Glade Tidings Blog
Posted on August 3, 2016 by Annie Hedgpeth
Categories: Restaurant Reviews
You've probably seen it as you drive on the fly-over bridge to get to 114 from 121. It's the restaurant on the left with the plants growing in the roof - you know it. I think it used to be a Carraba's or a Johnny Carino's or one of those types of restaurants. And they left, so what makes you think that the restaurant to replace it is going to be any good, right? 
 
Well, we arrived at Great Scott Restaurant at 5:20 on a Thursday (we have young kids), and right away I noticed fresh vegetables and herbs growing on the patio, a good sign already. We were hopeful.
When we entered we were told by the hostess that the dining room doesn't open until 6:00 but that the bar was open. The bar area was lovely, but we had a 5 year old with us, so we opted to leave and return later. 
At around 6:20, the restaurant was still pretty bare, but we gave it the benefit of the doubt because it had only been open for 2 weeks. We asked the server if she could get a Buffalo Mozzarella Pizza (the mozzarella is from Italian water buffalo) started for my son right away while we decided what we wanted. It was basic and delicious - just perfect for my son.
 
In the interim, I looked around and noticed that they have a pretty big table in a private room which would be great for a get-together (Glade Crossing Mommies' night out - shout out!)
 
We then decided to order a bottle of wine, which our server told us they only mark up once, which apparently is less than most restaurants. I don't know how accurate that is, but the bottle was good nonetheless, and the server seemed knowledgeable about their list, even when we threw some complicated questions her way. 
 
We ordered the Rabbit Saddle (left) and the Cervena Venison (right). If I'm honest, I didn't have great expectations. The pizza was pretty basic, and the highway was right out the window of our booth so...you know. When the food was served to us, however, I was in for quite a treat.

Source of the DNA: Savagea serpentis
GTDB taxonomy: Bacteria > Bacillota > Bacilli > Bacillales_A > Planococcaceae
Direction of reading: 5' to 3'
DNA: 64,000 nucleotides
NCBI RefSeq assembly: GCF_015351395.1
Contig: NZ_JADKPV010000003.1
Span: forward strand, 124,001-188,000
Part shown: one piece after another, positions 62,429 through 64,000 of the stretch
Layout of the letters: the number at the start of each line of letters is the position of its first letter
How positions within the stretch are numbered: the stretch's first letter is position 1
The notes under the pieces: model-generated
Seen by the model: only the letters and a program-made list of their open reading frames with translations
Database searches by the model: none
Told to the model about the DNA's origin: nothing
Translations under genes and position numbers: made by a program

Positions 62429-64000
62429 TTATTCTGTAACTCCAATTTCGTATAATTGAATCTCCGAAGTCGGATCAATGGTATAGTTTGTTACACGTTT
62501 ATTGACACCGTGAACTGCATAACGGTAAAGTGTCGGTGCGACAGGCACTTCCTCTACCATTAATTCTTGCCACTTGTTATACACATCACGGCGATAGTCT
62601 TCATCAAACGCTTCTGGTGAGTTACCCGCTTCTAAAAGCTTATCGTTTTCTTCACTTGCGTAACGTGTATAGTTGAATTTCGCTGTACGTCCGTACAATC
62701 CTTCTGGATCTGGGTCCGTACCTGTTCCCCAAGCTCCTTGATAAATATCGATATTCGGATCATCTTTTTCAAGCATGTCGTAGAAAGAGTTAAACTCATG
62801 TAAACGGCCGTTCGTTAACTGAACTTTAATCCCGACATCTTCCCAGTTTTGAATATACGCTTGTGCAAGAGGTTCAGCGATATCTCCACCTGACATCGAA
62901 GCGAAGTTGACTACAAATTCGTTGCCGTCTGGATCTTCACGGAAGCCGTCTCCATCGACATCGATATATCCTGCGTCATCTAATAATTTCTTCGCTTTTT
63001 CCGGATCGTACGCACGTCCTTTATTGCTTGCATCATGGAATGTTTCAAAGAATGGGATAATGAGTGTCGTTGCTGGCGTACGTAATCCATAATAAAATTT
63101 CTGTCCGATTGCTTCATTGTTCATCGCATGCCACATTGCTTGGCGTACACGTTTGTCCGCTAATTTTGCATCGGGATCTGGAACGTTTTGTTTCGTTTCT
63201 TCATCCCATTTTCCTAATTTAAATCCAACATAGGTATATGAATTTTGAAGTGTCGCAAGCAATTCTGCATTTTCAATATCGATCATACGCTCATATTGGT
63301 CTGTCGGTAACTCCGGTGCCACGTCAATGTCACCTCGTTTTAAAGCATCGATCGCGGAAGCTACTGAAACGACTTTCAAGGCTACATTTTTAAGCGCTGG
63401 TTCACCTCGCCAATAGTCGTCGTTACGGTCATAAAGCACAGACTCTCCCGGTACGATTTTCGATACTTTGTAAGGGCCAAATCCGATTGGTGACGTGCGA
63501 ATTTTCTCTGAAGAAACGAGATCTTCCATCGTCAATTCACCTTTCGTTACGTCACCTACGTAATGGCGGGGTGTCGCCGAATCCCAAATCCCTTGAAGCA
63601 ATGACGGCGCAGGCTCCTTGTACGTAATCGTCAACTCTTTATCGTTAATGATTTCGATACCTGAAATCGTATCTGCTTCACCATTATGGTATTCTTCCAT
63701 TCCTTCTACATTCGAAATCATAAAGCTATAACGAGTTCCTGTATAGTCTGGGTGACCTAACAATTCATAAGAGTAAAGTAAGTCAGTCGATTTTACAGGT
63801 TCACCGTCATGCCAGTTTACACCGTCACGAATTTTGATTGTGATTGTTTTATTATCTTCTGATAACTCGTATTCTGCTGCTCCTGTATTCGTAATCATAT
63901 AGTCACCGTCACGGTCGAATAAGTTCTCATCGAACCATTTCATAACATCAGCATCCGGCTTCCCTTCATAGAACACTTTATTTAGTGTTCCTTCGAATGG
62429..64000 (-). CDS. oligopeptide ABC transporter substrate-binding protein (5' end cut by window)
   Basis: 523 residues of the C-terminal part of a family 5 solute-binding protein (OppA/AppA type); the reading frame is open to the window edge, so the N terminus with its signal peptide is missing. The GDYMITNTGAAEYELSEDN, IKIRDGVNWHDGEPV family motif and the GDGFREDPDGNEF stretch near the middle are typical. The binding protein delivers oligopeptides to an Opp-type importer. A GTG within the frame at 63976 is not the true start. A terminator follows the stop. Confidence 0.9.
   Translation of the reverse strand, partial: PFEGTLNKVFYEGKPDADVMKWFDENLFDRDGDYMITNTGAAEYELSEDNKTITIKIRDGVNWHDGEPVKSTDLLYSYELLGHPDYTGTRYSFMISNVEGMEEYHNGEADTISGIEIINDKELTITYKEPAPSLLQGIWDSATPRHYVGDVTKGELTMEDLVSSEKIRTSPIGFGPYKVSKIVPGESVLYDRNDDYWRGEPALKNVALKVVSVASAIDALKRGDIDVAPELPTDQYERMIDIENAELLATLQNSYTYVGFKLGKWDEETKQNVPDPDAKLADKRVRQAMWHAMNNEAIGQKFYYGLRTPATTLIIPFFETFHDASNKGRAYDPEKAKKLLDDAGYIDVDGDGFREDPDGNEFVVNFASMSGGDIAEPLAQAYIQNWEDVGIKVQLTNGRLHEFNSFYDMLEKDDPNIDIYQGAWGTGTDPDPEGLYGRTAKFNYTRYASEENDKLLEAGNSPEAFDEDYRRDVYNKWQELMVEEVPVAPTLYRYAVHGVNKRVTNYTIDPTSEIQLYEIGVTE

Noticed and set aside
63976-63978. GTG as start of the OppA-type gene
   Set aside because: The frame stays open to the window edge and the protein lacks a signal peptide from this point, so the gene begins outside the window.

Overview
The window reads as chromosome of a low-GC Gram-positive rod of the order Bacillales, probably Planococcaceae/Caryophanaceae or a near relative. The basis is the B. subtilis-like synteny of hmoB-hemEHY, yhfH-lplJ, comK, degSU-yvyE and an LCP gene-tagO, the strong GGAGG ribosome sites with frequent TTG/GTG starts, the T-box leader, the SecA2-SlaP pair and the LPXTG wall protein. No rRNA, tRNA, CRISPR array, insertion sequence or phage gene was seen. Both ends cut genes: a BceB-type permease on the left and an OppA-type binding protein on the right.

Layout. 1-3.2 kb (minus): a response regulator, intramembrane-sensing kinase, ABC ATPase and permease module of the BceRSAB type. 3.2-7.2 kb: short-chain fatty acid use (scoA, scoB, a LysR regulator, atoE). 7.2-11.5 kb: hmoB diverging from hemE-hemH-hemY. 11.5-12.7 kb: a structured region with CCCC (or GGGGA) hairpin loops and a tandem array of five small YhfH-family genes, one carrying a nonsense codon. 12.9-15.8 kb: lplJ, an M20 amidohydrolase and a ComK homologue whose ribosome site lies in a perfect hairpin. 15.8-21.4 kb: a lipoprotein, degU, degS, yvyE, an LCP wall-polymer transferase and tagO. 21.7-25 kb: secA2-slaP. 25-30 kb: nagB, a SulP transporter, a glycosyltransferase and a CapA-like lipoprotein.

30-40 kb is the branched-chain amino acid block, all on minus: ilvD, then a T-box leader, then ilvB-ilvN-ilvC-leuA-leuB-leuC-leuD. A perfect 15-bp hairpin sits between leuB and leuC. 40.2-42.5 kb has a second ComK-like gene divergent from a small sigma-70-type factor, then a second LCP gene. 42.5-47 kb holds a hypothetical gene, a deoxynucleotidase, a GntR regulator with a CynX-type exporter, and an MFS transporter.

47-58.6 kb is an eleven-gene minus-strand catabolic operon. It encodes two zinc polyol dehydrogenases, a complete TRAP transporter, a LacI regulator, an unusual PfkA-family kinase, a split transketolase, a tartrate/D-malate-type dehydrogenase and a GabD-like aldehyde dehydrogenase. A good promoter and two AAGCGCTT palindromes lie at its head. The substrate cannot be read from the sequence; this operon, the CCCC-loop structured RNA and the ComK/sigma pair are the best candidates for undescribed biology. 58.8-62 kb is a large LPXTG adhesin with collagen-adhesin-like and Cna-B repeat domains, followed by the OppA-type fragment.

The first bite of venison melted in my mouth. The venison apparently comes from a protected area of New Zealand where deer run around stress-free and happy until, of course... The venison is served with blackberries and mashed potatoes which compliment the meat quite flavorfully and interestingly in an unexpected way. On the side is a spicy and pickled serving of greens which balances out the plate perfectly. 
 
The rabbit, as well, was amazing. The chef Norman Grimm, who we asked to speak to and he graciously obliged, explained to us that his sous-chef meticulously de-bones it perfectly, creating a tender and juicy cut of meat in which he's able to wrap around a mixture of veg that is bursting with flavor. Every bite was juicy and perfect.
 
Both meals, too, were not too big or too small. We could have even shared one entree and one small plate if we had wanted to.
 
After the deliciousness of dinner, I had to try for dessert, and I'm glad I did. We ordered the Sticky Toffee Pudding (left) and a pineapple pistachio dessert that is not listed on the menu. When the chef was describing to us all of the steps that go into these desserts, I was shocked. Each dessert takes a few days of preparation to conceive, and you can taste the care that goes into each one. My personal favorite was the pineapple one with its flaky phylo base and heavy vanilla bean cream. 
When we were speaking to the chef, he was telling us of the driving philosophy that he holds in his kitchen is that it always be a teaching kitchen. His cooks are learning new techniques, recipes, etc. each day. And as long as they're continually learning, they're growing and they'll continue to make good food. 
 
Sounds good to me!
 
All in all - I highly recommend this place because I want it to be around for a long time! It's a great asset to our community.